If you are following pure Scrum then Sprint Review can help you. Only sprint review is the event of Scrum when Increment (developed software/feature) is ready for stakeholder review and stakeholders are allowed in this meeting.

Sprint Review:

A Sprint Review is held at the end of the Sprint to inspect the Increment and adapt the Product Backlog if needed. During the Sprint Review, the Scrum Team and stakeholders collaborate about what was done in the Sprint. Based on that and any changes to the Product Backlog during the Sprint, attendees collaborate on the next things that could be done to optimize value. This is an informal meeting, not a status meeting, and the presentation of the Increment is intended to elicit feedback and foster collaboration.

A software product development is ongoing process and will never complete till the existence of the product. So, all such kind of feedbacks can be a part of next sprint, when you have feedbacks from client.


There are a few possibilities to tackle this situation.

Using Scrum:

You can work in alternated iterations.

  • During Iteration i, you work on functionality foo.
  • At the end of iteration i, the client assess foo and you start iteration i+1 working on functionality bar
  • At the end (or during) iteration 1+1, you get the feedback about foo and plan changes on it for i+2

Using Kanban

If your team is mature enough and can constantly deliver value before iteration ends, restricting your delivery cycle to the end of the iteration may be hampering you. This is one of the alternatives I've seen some very seasoned team adopting:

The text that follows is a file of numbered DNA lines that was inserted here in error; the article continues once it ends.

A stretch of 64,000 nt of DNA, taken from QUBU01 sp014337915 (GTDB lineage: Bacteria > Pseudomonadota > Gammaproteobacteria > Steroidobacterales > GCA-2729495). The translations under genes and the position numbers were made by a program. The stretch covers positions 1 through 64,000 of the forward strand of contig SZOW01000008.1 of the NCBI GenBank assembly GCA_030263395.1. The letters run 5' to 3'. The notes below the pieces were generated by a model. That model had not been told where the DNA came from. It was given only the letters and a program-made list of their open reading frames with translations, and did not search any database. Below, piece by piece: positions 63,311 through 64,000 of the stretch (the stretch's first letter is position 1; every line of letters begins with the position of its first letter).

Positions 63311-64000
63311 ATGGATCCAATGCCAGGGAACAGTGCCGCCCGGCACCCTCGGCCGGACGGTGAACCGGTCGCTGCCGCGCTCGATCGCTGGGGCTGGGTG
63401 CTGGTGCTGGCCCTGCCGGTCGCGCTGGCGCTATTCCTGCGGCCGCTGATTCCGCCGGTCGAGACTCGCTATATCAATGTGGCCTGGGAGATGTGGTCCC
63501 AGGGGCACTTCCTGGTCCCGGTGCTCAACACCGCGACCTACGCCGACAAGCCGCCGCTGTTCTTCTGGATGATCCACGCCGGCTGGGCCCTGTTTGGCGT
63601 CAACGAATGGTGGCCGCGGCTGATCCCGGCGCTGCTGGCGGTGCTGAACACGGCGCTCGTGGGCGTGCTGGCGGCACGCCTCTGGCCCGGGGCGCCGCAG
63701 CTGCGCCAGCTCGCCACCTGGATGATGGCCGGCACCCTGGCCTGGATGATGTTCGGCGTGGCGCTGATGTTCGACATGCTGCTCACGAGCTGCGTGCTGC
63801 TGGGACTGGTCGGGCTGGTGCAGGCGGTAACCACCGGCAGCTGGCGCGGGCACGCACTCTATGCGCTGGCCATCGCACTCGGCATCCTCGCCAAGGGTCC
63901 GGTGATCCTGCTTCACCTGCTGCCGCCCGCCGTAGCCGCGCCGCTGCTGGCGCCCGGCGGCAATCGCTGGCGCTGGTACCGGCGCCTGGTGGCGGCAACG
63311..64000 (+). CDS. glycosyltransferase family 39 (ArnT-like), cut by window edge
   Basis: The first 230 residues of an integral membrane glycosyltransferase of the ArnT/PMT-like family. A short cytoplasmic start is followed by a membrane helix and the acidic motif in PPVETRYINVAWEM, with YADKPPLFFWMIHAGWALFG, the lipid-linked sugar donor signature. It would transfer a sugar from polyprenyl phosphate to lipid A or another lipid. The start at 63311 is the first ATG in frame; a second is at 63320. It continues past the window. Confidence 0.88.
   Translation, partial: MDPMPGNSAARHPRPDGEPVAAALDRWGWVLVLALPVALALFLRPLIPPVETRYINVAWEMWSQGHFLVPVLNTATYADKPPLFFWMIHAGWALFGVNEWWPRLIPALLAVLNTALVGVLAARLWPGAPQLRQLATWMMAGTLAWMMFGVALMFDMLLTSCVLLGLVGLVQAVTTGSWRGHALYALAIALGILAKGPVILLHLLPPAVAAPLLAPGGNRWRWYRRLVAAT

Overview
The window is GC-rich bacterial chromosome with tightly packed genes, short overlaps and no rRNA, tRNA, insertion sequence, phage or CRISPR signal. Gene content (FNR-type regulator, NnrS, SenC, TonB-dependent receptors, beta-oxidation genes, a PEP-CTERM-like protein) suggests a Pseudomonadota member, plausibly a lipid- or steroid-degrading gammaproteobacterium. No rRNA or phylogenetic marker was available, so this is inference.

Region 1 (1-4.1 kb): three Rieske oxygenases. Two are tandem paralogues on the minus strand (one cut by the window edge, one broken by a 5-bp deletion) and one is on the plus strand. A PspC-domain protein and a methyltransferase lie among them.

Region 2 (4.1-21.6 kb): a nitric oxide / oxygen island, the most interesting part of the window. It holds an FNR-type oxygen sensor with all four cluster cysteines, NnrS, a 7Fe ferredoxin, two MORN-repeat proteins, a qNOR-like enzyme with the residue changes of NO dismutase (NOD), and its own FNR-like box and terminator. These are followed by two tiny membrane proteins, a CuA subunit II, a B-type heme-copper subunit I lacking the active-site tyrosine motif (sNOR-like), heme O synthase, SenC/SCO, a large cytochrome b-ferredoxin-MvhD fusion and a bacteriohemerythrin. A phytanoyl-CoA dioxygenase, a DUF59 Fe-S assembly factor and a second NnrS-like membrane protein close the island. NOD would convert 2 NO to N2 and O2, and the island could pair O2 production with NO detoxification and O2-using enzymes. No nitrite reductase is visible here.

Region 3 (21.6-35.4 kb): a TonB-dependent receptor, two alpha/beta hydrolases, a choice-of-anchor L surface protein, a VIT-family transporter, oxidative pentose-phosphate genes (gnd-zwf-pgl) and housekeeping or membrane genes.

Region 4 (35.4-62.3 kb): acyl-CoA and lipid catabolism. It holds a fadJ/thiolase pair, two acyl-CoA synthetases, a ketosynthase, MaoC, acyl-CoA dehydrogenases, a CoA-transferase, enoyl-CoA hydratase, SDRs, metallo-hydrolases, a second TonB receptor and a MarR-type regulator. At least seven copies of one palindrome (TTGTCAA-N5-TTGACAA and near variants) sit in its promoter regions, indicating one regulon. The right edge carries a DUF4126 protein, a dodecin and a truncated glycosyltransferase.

• Team uses iterations as a high level 'guideline' but work is done based on each feature - having constant deliveries to production, even several deliveries to production in a single day
  • This way, as soon as the feedback is obtained, if the feature is ready for deployment, you can deliver it. No Sprint contraints.

IMMV. Experiment both approaches and define which one fits better your case.

  • We are indeed trying to change our architecture so we can start integrating CI/CD pipeline, so we can start deploying features to production multiple times per day. But our architecture is just not ready for this workflow. In the Scrum suggestion: When do you think is a good way to deliver foo? Will foo be a version number on which we will start working again in i+2? This way I think you will create a situation in which you have a lot of different versions which aren't done yet. – Roberto Geuke Apr 24 at 9:45
  • Not a problem - use the alternated iterations approach, but instead of delivering features at every Sprint, add architectural tasks to move towards a better CI/CD pipeline. Explain this to business, present the end state and what needs to be done in the meantime. Win-win. – Tiago Cardoso Apr 24 at 9:48


Based on the information you presented, your biggest challenges are that:

  • Delivery and deployment currently depend on out-of-band testing.
  • Your delivery and deployment are tightly coupled, and dependent on resources outside your team.
  • The scope of testing, and the amount of work necessary post-testing to meet the Definition of Done are undefined.
  • You are treating all work arising from testing as work-in-progress.

You are certainly correct that better feedback loops are essential, but you need to modify your workflow to generate the feedback sooner without adding never-ending scope creep to your list of problems.


You have two basic options for improving your workflow:

  1. Move acceptance testing into your Sprints.

    With this workflow, you collaborate more closely with testers or end-users throughout the development process. This will generally entail working with testers from the beginning of each Sprint to define acceptance testing criteria (e.g. Cucumber tests or other BDD/ATDD framework), and deploying features to your QA or staging areas as early as possible for testing. You'll also need to ensure that your Definition of Done includes the testing workflows.